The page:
Complex formation between the protein components of methane monooxygenase from Methylosinus trichosporium OB3b. Identification of sites of component interaction

B. G. Fox, Y. Liu, J. E. Dege, J. D. Lipscomb

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Abstract

Kinetic, spectroscopic, and chemical evidence for the formation of specific catalytically essential complexes between the three protein components of the soluble form of methane monooxygenase from Methylosinas trichosporium OB3b is reported. The effects of the concentrations of the reductase and component B on the hydroxylation activity of the reconstituted enzyme system has been numerically simulated based on a kinetic model which assumes formation of multiple high affinity complexes with the hydroxylase component during catalysis. The formation of several of these complexes has been directly demonstrated. By using EPR spectroscopy, the binding of approximately 2 mol of component B/mol of hydroxylase (subunit structure (αβγ)2) is shown to significantly change the electronic environment of the μ-(H/R)-oxo-bridged binuclear iron cluster of the hydroxylase in both the mixed valent (Fe(II) · Fe(III)) and fully reduced (Fe(II) · Fe(II)) states. Protein-protein complexes between the reductase and component B as well as between the reductase and hydroxylase have been shown to form by monitoring quenching of the tryptophan fluorescence spectrum of either the component B (K(D) ~ 0.4 μM) or hydroxylase (two binding sites, K(Da) ~ 10 nM, K(Db) ~ 8 μM). The observed K(D) values are in agreement with the best fit values from the kinetic simulation. Through the use of the covalent zero length cross-linking reagent 1-ethyl-3-(3-dimethylaminopropyl)-carbodiimide (EDC), the binding sites of the component B and reductase were shown to be on the hydroxylase α and β subunits, respectively. The α and β subunits of the hydroxylase are cross-linked by EDC suggesting that they are juxtaposed. EDC also caused the rapid loss of the ability of the monomeric component B to stimulate the hydroxylation reaction suggesting that cross-linking of reactive groups on the protein surface had occurred. This effect was inhibited by the presence of hydroxylase and was accompanied by a loss of the ability of the component B to bind to the hydroxylase. Thus, formation of a component B-hydroxylase complex is apparently required for effective catalysis linked to NADH oxidation. When present in concentrations greater than required to saturate the initial hydroxylase complex, component B inhibited both the rate of the enzymic reaction and the cross-linking of the reductase to the hydroxylase. This suggests that a second complex involving component B can form that negatively regulates catalysis by preventing formation of the reductase-hydroxylase complex.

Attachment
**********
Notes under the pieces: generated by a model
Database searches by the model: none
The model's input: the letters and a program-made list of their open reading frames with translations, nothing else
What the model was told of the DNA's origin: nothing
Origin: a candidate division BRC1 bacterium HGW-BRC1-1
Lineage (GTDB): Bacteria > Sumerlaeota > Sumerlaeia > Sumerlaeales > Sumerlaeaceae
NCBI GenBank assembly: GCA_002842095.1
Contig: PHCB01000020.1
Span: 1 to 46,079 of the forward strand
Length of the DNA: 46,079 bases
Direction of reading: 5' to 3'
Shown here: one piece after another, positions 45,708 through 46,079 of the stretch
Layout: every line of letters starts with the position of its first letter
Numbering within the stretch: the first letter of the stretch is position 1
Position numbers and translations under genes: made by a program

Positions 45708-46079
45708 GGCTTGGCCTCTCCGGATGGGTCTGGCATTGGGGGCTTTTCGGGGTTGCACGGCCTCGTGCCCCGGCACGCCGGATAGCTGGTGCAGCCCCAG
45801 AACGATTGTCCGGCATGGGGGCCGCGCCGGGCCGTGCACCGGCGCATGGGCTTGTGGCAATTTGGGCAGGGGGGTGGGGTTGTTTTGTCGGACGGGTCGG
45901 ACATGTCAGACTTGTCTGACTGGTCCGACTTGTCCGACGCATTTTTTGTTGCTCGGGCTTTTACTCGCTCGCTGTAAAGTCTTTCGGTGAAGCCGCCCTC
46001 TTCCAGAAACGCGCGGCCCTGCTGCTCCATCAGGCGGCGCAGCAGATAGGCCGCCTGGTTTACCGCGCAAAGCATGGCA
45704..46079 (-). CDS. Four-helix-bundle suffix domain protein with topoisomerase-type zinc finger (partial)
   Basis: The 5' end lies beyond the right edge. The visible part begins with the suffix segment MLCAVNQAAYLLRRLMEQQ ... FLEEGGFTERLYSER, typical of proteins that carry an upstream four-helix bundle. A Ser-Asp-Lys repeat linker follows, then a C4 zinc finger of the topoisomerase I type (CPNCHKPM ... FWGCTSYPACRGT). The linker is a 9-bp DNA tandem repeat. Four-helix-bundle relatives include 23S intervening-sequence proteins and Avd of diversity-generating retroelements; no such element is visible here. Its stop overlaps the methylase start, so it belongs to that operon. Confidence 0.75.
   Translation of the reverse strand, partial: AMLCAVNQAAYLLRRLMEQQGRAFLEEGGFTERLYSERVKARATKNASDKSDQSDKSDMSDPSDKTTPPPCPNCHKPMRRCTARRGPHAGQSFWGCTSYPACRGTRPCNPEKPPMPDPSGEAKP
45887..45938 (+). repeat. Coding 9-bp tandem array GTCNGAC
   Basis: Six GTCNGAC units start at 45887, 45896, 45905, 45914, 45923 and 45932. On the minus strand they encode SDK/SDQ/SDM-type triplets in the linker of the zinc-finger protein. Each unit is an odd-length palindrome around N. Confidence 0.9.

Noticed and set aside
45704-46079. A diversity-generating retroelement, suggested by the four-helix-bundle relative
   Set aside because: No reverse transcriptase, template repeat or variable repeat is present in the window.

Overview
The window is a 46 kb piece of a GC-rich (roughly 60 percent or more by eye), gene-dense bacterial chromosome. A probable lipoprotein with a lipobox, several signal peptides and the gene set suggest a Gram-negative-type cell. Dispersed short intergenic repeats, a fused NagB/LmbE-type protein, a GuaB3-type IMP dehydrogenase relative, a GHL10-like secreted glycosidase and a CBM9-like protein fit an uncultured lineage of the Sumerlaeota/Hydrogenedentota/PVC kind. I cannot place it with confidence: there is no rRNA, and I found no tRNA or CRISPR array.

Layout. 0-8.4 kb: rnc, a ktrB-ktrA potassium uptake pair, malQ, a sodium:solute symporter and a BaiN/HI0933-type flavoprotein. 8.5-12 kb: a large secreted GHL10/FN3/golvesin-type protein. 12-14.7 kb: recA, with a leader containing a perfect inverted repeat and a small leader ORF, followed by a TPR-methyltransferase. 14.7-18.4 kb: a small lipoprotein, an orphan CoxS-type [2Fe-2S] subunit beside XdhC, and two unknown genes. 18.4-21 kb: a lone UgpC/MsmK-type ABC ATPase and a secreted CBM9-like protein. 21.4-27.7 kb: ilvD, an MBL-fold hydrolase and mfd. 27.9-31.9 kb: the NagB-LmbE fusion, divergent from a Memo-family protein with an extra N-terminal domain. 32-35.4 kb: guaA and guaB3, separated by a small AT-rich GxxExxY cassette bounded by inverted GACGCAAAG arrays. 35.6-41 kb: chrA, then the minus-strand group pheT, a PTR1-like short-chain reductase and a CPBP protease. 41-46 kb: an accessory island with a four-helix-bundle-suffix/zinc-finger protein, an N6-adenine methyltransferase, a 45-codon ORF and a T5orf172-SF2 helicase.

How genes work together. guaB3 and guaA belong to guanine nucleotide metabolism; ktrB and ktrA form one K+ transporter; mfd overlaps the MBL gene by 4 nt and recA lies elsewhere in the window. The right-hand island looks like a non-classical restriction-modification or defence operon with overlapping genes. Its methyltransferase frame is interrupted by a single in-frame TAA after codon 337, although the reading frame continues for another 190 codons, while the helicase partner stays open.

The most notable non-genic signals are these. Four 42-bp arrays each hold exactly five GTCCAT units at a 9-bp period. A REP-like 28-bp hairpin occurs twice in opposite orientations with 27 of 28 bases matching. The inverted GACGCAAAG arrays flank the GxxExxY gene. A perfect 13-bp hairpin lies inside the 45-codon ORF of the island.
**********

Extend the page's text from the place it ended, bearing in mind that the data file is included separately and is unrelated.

Original languageEnglish (US)
Pages (from-to)540-550
Number of pages11
JournalJournal of Biological Chemistry
Volume266
Issue number1
StatePublished - Jan 31 1991

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